City leaders in Anchorage, Alaska, are moving to clamp down on marijuana use in advance of reforms that will legalize the drug for recreational use.
That law makes it a civil offense to light up in public anywhere in Alaska. The initiative, like the new ordinance in Anchorage, applies a $100 fine to violators.
City officials said they wanted to get a penalty in place before the state imposes its own rules on public consumption. That way, the city has more control over where and when residents can toke.
Voters approved legalization by a wide margin in November. The drug will be legal for personal consumption starting Feb. 24, though sale won’t be allowed until the state sets up a regulatory framework.
“Trying to cure it down the road will be much worse unless we set the standard from the beginning,” said Police Chief Mark Mew. “We don’t want to educate the public that we can’t enforce it by our inaction and try to get it back six months from now.”
Alaska is largely designated as public space
The key problem with the new policy in Anchorage is that huge swaths of Alaska are designated as public. National parks cover more ground there than anywhere else in the United States, except California.
Concerns over the definition of “public” drew substantial resistance at the assembly meeting Jan. 27. Most of the audience opposed the new policy, saying it would punish tokers for using weed almost anywhere outside their homes.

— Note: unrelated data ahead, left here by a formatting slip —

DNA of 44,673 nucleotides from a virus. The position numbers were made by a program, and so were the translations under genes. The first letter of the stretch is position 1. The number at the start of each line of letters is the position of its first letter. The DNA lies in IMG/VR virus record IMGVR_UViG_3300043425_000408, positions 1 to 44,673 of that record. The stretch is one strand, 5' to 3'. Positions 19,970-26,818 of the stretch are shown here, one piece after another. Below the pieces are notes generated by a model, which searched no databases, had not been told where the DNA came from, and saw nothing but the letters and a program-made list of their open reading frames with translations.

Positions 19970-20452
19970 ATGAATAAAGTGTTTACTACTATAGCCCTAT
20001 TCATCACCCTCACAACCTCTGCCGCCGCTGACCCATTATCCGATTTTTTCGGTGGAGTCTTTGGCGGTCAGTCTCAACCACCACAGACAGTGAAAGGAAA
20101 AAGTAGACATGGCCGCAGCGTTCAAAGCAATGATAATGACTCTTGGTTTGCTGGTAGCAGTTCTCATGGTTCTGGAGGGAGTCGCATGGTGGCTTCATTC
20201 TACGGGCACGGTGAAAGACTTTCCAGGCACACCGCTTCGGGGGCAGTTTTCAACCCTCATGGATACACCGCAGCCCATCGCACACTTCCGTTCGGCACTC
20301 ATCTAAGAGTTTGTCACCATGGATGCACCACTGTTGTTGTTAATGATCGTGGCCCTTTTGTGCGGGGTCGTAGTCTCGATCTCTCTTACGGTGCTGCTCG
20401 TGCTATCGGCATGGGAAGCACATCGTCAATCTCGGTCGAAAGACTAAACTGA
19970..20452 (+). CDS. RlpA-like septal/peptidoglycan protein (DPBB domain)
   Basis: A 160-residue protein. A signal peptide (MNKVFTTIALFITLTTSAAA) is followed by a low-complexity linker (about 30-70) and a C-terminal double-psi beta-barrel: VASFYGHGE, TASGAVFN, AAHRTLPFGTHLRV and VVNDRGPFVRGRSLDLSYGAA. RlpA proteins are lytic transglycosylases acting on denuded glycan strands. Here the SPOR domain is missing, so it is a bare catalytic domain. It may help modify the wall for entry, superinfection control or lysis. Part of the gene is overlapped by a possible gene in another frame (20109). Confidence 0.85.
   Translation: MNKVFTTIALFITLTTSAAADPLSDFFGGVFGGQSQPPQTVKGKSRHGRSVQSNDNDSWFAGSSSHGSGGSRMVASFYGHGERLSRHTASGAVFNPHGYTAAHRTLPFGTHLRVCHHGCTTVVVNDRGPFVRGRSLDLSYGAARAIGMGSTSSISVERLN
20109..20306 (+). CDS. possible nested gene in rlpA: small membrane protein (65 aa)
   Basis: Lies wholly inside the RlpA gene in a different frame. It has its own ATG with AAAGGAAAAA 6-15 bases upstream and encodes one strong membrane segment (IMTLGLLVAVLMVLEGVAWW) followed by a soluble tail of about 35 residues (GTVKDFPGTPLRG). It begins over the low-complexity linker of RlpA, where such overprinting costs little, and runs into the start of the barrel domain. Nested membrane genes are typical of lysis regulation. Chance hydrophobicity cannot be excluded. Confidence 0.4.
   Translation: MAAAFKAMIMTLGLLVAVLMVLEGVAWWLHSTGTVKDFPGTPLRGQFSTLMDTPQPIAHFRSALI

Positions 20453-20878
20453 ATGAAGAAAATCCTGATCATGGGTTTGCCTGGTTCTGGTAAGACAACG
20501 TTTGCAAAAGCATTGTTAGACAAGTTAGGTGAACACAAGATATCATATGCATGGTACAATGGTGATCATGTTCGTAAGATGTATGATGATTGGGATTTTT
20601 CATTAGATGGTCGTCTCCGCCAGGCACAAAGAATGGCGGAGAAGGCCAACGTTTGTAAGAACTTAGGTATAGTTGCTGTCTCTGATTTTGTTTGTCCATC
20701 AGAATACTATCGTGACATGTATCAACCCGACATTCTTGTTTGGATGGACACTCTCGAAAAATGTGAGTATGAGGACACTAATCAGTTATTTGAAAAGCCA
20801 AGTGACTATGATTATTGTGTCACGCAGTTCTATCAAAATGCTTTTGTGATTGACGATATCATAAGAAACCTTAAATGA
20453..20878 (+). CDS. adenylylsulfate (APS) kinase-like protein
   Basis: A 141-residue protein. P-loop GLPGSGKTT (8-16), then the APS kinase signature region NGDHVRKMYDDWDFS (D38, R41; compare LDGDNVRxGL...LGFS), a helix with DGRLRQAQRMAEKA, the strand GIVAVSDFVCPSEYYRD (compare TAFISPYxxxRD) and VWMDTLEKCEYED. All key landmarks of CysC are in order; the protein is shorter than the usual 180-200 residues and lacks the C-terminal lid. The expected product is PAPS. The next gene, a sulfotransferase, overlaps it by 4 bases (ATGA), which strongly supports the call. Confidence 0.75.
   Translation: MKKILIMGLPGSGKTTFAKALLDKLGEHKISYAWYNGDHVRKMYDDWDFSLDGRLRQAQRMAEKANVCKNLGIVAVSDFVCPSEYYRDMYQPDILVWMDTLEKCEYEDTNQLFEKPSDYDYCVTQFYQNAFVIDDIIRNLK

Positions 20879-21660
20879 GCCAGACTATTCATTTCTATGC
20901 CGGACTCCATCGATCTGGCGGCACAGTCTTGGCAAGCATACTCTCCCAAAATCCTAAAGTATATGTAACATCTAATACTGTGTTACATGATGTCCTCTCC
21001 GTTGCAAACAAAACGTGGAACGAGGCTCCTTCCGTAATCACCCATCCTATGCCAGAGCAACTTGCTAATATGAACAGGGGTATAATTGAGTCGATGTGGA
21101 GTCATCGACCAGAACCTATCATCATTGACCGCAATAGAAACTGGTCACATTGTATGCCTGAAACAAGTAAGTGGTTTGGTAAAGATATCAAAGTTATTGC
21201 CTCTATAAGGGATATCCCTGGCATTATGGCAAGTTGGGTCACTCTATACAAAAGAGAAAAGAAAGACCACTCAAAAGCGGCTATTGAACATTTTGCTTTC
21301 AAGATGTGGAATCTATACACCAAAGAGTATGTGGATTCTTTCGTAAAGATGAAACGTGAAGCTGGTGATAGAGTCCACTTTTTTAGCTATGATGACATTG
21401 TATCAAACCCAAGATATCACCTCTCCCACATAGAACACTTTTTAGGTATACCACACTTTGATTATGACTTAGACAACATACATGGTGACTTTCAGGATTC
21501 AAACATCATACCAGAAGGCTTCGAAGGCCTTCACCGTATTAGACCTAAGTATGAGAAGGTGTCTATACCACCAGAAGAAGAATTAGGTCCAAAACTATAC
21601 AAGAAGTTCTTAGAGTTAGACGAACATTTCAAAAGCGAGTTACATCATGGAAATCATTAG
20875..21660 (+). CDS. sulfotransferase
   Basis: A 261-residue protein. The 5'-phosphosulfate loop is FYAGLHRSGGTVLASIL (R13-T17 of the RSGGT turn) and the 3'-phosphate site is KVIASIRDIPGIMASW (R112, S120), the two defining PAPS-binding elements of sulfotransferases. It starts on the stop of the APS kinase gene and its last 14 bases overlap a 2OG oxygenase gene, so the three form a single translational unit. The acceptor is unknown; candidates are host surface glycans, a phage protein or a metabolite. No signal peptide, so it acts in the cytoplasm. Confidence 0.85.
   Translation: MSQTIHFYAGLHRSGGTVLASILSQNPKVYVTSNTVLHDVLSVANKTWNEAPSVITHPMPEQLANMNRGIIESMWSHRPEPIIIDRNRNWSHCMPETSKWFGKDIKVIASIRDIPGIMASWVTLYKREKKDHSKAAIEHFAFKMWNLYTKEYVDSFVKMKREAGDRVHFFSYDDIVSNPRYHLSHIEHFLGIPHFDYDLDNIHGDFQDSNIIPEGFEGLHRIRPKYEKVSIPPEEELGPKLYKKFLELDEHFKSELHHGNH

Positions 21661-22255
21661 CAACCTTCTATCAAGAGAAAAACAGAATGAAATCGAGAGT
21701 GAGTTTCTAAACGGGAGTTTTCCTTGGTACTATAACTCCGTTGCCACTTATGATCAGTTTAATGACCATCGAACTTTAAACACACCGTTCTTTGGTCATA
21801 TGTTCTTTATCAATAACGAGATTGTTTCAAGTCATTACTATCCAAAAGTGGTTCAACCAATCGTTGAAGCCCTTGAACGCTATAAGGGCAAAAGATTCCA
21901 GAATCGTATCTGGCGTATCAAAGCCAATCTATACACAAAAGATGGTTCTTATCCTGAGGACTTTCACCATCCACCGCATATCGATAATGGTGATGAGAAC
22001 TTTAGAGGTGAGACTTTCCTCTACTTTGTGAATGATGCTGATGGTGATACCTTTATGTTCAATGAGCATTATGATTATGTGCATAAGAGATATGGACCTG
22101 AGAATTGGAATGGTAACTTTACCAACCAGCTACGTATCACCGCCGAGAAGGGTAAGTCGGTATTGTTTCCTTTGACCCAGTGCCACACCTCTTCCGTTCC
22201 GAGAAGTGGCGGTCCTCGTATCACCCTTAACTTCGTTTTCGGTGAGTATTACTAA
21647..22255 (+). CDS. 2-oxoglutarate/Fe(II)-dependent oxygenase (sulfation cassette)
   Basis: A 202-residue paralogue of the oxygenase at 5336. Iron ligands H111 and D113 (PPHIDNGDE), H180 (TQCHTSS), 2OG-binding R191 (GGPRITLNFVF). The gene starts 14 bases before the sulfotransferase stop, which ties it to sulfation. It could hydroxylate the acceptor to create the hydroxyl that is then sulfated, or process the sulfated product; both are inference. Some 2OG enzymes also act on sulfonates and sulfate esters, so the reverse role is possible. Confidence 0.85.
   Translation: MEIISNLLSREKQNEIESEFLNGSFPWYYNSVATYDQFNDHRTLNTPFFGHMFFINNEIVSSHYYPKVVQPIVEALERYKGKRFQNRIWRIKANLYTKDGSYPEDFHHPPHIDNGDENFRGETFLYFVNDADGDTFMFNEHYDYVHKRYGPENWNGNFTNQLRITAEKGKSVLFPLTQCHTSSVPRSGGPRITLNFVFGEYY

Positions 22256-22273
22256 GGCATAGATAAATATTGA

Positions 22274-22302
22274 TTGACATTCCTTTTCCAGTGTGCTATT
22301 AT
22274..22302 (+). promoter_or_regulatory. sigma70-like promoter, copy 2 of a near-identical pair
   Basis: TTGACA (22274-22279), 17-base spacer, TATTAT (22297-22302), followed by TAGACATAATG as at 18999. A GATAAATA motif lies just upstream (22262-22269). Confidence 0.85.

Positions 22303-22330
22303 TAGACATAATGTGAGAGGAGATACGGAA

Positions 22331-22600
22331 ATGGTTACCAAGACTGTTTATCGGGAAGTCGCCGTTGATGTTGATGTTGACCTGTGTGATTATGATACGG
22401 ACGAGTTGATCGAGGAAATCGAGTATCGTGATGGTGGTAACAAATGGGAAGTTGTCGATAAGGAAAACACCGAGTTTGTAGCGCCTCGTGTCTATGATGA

Joanne Henning of the Alaska Cannabis Association said she worried about whether tourists and locals would be able to patronize marijuana cafes similar to Amsterdam’s coffee shops.
“We voted to control it like alcohol,” Henning said. “We want a safe place to consume it like alcohol.”
Ordinance wording caused confusion
But assembly members said the ordinance would allow private facilities where the public can smoke weed. A change of wording in the ordinance apparently led to confusion over the effects of the rule.
The assembly modeled their new ordinance on an old one that applies to alcohol. That policy has a clause allowing some facilities to get exemptions from the public consumption rule, a clause that was absent in the new weed ordinance.
City Attorney Dennis Wheeler said another portion of the ordinance would allow for cafes. Including both provisions, he said, wouldn’t be “good drafting.”
But the assembly voted to include both clauses in order to avoid confusion and legal problems further down the road. At least one marijuana advocate said that move was an acceptable compromise.
Bruce Schulte, a local activist, said the change would ensure marijuana and alcohol are treated similarly.
“It’s an excess of caution,” Schulte said. “But let’s have parity.”